Keith St Clare is a man driven by a mission: help those who need it. A 1980 issue of The San Francisco Crusader called him a “nice man who cares about real problems.” 


When he was 17 years old, his father maneuvered him into the United States Air Force, and he served as an Aerospace Ground Power Repairman stationed in Okinawa, Japan. Four years later, in 1966, he returned to the United States and moved to San Francisco. The Summer of Love expanded in his heart, and he became and edited Vanguard magazine. Vanguard was for the untouchables pushed aside by gay assimilationists and the heterosexuals they attempted to replicate. It was a forever open dialogue between the denied, forgotten, persecuted youth, drug addicts, transgenders, drag queens and all gay men and women.


Although Keith stopped publishing Vanguard in 1979, it is a living magazine. The content is controversial and remains true. It is a combination of every medium, a breath from every culture. There are pre-Gay Liberation articles titled Interview with a Transvestite, The History of Syphilis, Bisexual Interview, List of Sex Offenses and Their Punishments in All 50 states, LA Secret Police, Lavender in Uniform, Interview with a Maschosit, Black Art Adds Culture, etc. Erotic images and delicate yet in-your-face poetry unites every issue. 


The fact that Keith gave a voice to these untouched subjects in 1966 is bold, but even bolder is that he did so using his real name and real address. He admits he was scared, but the military taught him how to protect himself. He says he was not going to be a martyr. 


Keith did not stop with Vanguard. He worked commercially for community theaters and produced 186 episodes of the nationally distributed and entirely youth-run TV show Young Ideas all the while raising over 600 foster kids. 


Vanguard was not to become absolutely one side or the other. When a publication goes out there and says, "The police have no business having anything to say in this publication, they're our enemy," that's a very consequential statement. I thought it was very important, if I was having trouble with the police, that I need to go down and I need to talk to the Police Commission and the Police Community Relations Board. I wanted to become one of their friends, small ‘f,’ because I expected them to be suspicious of me, and I expected to be suspicious of them. These friendships needed to be productive. My effort, in terms of police brutality, was to go and try to make friends with the police and to get them into small groups and to get them to talk with the hair fairies and the transsexuals and drag queens and to get them to reason. For everybody to get everybody's business cards and addresses and phone numbers and to get some help for them. Get some help for everybody and to get some jobs. And to get them to apply for jobs and get them to know where openings were. Try to get a drag queen on the police force, into some kind of job.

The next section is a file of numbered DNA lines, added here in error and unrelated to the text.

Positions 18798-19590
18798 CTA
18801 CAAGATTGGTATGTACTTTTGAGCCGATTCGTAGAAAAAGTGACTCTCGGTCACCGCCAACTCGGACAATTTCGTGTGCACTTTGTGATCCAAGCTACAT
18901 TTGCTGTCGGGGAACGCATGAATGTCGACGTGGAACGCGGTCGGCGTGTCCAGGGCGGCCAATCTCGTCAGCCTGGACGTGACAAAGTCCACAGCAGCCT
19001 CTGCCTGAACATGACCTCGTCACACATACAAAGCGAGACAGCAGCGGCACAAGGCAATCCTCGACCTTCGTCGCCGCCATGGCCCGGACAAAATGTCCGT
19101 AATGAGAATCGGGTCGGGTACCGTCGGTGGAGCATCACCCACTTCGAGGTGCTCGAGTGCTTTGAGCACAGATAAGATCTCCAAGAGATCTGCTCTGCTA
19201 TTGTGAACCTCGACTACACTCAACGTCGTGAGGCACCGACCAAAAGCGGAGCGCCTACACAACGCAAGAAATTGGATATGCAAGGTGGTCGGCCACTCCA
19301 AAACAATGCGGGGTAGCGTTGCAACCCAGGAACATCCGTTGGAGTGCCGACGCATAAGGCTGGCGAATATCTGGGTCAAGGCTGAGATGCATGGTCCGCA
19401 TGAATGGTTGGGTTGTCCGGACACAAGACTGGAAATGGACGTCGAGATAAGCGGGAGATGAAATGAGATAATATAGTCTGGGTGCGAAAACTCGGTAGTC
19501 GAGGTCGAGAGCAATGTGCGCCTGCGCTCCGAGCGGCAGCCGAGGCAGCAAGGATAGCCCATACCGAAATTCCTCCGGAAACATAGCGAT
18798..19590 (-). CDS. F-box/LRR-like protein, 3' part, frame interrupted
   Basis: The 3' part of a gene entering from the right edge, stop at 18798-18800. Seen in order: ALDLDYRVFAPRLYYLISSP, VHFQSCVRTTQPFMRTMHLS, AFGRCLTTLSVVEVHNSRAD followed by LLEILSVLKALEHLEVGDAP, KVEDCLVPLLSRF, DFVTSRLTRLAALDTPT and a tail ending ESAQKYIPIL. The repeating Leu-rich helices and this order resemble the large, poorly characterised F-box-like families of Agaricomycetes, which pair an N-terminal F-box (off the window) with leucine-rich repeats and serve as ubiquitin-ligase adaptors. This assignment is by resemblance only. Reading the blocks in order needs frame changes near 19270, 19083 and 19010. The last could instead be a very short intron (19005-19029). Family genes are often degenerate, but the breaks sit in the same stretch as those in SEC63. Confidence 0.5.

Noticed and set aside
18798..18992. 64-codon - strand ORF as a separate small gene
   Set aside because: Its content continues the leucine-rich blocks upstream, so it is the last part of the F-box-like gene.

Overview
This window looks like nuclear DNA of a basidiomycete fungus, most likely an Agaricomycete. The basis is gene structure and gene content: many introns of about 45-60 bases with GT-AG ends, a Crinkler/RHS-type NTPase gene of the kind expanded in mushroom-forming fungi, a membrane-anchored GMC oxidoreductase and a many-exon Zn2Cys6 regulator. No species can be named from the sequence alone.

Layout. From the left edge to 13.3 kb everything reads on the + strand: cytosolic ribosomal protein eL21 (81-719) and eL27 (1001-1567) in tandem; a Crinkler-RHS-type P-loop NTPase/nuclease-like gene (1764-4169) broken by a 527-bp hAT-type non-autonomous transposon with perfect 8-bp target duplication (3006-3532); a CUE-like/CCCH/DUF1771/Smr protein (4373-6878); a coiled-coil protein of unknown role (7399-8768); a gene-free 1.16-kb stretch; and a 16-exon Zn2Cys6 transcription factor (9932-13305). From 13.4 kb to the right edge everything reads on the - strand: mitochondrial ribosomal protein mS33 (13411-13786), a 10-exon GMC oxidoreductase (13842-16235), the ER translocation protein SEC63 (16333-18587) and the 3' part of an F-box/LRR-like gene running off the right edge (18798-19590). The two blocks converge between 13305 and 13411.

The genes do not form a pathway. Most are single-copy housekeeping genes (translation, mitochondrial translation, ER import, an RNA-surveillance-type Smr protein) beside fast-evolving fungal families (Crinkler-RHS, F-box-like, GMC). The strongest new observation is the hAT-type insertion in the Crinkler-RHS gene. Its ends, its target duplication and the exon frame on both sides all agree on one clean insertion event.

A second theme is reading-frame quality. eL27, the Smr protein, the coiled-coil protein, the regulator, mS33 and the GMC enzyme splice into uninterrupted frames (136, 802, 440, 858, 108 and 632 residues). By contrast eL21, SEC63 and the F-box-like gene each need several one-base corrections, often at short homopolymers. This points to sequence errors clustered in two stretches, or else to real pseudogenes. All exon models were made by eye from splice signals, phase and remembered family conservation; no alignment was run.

KEITH ST CLARE: VANGUARD MAGZINE,  Gus Bernadicou, August Bernadicou

"You'll see a vase and it's got flowers in it, but you turn it around and you find the flowers are all plastic and that they are taped on the side of the vase and it's kind of an offense. There is a column and then there is a pilaster. A column is a beautiful thing in itself. You walk around it and it's magnificent, but a pilaster is kind of a cheat. Why are you there? Why? Why are you a pilaster?

'Gay is Good' is a phrase that I met at a conference for gay editors, and I thought this is good and I am going to do everything I can do to promote this. So I did, and I did everything I could do to get it to people who had money and the means to make as many of them on buttons as possible. When I was assembling them, I go so many cuts on my hands but they were like a crown of thorns of honor. To get them into pots and bags and bowls and throw them from cars and from the ranks of the early Gay Parades. After I made several thousand buttons, I couldn't count anymore. It was an idea that was wonderful, and I threw a lot of them myself. It was why I marched.

Vanguard’s overall goal was to figure out what we could accomplish. What people were talking about, what their objectives were and how they could accomplish them as the next thing or during the next period. I was listening and trying to come up with my little part of the thing and my little part of the thing was Vanguard. Doing the things that I did not hear. The things that nobody else was doing. Nobody else was doing anything that was going to be a little bit more lavender, a little bit more light, a little bit more philosophical, a little bit more scientific, a little bit cheaper, a little bit easier to read and a little bit more hands on. Smaller and irregular. A little bit more rude and crude and flexible. Something that could be published now and then.



I applied for a job on the Commission and they interviewed me and a better person got on the Commission. I applied again but a better person got it, a woman that time—I got respect all the time. Although I didn't get it, I did get it. I just didn't get paid for it.


I think that happiness is the greatest part of good health. Trying to be in pursuit of happiness is healthy."